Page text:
Retirement Plans and Provides for Lawsuit Option
If you and/or your spouse has a company managed retirement plan, then you may have opened its monthly statements with much trepidation over the last few years. The sagging economy has hit most investment plans hard, and has provided a hard-school lesson to the dangers of investing.
But what if losses in your retirement or pension plan were avoidable and were brought about by the negligent acts of others? Then you and others participating in the plan may have the basis for a class action lawsuit to recoup your losses.
The Employee Retirement Income Security Act of 1974 (ERISA) is a federal law that is designed to protect individuals enrolled in private industry pension and health plans by establishing standards for such plans. ERISA does not apply to state and local government plans (including public school employees), federal government employee plans, and most church plans.
ERISA Standards for Pension Plans
Generally, ERISA trumps state laws governing employee benefit plans. The standards that pension plans must meet under ERISA include:
- How long an employee must work to be vested in the pension
- Who is covered under the plan
- How much funding is required to meet future pension obligations
The law doesn’t require employers to provide retirement or health plans, but under ERISA, members of employee benefit plans have certain rights and the individuals and businesses that oversee them – called fiduciaries – have certain legal responsibilities. A fiduciary basically is anyone who has control over a plan’s assets. This includes those who provide investment advice.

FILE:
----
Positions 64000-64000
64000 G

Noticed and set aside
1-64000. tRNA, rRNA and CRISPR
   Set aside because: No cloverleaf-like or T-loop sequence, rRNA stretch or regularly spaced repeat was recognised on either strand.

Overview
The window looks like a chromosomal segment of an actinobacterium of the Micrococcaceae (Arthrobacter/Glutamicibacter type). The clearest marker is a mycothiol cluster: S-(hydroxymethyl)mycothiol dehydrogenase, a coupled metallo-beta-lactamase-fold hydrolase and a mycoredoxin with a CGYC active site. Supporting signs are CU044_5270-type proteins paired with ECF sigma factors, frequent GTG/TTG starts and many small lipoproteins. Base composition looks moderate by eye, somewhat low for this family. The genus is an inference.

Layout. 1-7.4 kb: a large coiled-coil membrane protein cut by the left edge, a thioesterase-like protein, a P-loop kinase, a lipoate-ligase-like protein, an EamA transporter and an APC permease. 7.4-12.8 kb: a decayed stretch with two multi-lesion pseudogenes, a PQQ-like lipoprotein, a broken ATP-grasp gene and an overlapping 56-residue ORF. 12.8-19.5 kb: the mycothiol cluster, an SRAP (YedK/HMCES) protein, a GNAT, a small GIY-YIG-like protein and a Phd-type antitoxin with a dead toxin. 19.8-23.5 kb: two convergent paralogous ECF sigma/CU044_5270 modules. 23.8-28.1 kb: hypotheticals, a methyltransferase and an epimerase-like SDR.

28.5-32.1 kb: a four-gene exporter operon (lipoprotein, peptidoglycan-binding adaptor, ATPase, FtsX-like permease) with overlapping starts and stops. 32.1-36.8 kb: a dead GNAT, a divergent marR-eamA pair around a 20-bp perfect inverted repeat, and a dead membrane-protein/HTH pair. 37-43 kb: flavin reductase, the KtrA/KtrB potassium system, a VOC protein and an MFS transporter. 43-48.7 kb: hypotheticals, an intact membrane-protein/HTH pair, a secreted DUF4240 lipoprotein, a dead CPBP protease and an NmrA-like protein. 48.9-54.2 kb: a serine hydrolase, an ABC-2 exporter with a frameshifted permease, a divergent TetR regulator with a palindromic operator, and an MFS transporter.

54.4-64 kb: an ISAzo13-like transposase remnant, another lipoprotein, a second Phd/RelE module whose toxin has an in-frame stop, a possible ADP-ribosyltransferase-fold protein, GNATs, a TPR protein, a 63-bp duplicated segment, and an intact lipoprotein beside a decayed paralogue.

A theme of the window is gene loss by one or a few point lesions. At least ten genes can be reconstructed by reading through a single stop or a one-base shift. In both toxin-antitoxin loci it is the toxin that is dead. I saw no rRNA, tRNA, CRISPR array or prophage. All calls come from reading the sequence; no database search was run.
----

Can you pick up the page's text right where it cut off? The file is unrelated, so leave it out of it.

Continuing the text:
ERISA applies to a defined benefit plan, which pays an employee a yearly set amount following retirement and is based on the employee’s salary and years of service, and a defined contribution plan, such as a 401(k). With a defined contribution plan, the employer and/or the employee contributes to the plan each year.
Fiduciary Responsibilities for Pension Plans
Under ERISA, fiduciaries have specific guidelines they must follow when overseeing pension and other employee benefit plans. In general, fiduciaries of pension plans must:
- Regularly provide participants with clear information and reporting on the plan
- Provide a process for participants to file grievances and appeals, including the right to sue for mismanagement and other negligent acts
- Act in the best interest of the participants in the plan
The last point is the most broad and the most likely to be the cause for a class action lawsuit. If a fiduciary misuses the assets of a private retirement plan in any way, then by definition it is not acting in the best interests of the plan’s participants.
The first class action ERISA lawsuit was filed in 1998 and the number of lawsuits filed has increased dramatically over the years. Many of the nation’s largest companies have been defendants in ERISA class action lawsuits, with employee plaintiffs receiving billions in compensation.